Are Los Altos’ politics, design & finance lined up for great things to happen?

Are Los Altos’ politics, design & finance lined up for great things to happen?

Interesting ideas from a recent New York Times item – What Design Brings to New York’s Table (http://nyti.ms/SQJnkP):

“The primary responsibility of [the urban design division of the New York City Department of City Planning]… is making the civic Cityscape, streets included, a more palatable place, with space for pedestrians to ambulate, explore, and, when the site is right, linger.”

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“The team studies what makes great places: the width of the sidewalk, the spacing of street trees, the diversity of retail – and they integrate these details in our plans, turning projects into places that people want to be.”

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“… nothing great is going to happen in a city unless you can get politics, design and finance to line up together.”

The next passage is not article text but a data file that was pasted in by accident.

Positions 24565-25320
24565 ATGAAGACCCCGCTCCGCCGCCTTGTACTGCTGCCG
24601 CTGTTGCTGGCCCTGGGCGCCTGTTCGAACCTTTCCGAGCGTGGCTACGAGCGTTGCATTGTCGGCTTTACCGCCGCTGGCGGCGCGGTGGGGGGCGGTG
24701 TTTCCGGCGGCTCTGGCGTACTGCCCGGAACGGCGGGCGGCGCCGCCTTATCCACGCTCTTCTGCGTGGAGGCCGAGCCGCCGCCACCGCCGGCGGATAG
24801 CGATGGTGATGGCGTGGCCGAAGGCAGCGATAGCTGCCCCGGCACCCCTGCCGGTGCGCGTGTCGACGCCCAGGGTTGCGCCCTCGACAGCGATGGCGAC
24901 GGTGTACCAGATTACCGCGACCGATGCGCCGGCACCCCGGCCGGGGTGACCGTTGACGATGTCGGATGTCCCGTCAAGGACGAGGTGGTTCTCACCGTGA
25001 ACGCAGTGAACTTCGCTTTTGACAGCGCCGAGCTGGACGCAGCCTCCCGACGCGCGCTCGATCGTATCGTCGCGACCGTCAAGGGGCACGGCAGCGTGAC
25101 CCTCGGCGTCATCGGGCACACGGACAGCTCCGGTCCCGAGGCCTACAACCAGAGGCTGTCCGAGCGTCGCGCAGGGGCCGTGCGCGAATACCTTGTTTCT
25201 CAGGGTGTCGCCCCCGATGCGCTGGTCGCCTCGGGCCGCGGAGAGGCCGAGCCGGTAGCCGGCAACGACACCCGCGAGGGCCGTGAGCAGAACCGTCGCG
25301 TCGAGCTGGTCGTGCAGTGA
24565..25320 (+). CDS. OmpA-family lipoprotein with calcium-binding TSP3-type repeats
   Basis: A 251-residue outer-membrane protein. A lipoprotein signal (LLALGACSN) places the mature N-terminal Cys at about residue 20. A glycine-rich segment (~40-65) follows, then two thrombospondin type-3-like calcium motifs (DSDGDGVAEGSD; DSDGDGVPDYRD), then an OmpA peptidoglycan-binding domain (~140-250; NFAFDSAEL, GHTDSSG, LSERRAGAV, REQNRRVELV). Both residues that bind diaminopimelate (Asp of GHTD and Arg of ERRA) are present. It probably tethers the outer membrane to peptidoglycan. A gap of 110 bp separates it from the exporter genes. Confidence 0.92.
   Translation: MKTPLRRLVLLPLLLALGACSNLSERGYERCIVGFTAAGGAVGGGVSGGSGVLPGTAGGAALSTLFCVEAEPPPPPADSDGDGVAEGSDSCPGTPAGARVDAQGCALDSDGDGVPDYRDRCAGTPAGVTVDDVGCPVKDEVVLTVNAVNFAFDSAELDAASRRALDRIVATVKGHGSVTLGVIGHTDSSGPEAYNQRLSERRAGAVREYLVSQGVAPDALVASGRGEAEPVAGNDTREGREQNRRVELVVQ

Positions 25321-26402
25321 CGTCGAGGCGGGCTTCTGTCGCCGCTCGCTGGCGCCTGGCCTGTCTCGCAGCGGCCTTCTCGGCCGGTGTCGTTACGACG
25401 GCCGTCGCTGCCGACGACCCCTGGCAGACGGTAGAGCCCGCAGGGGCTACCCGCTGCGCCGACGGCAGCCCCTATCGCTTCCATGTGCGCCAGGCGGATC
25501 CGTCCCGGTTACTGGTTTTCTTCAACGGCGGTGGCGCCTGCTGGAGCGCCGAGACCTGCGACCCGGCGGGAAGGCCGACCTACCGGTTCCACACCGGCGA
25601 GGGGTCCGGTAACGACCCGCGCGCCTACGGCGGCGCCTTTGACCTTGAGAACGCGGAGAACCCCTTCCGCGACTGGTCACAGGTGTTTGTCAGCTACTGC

Are Los Altos’ politics, design & finance lined up for great things to happen?

What makes for successful cities?

What makes for successful cities?

A recent New York Times article about chaos on the web analogized it to the chaos that makes for successful cities:

“The most successful cities achieve a kind of organized chaos — a rich, dense and varied mix of different kinds of people, ideas and businesses, constantly colliding in new and interesting ways”, observed urban activist Jane Jacobs in her 1961 landmark book, “The Death and Life of Great American Cities.”

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“Ms. Jacobs prized chaos, but not the kind that marginalized or terrorized those living in it. She advocated a kind of beautiful disarray that may look hectic from the outside, but is actually safe for those within. ‘Cities,’ she wrote, ‘have the capability of providing something for everybody only because, and only when, they are created by everybody.’”

(When the Web’s Chaos Takes an Ugly Turn, By Jenna Wortham, October 20, 2012, New York Times http://www.nytimes.com/2012/10/21/technology/a-reddit-forum-prompts-questions-of-where-to-draw-a-line.html?pagewanted=all&_r=0 )

How can everybody in Los Altos be meaningfully engaged in evolving it as a successful city?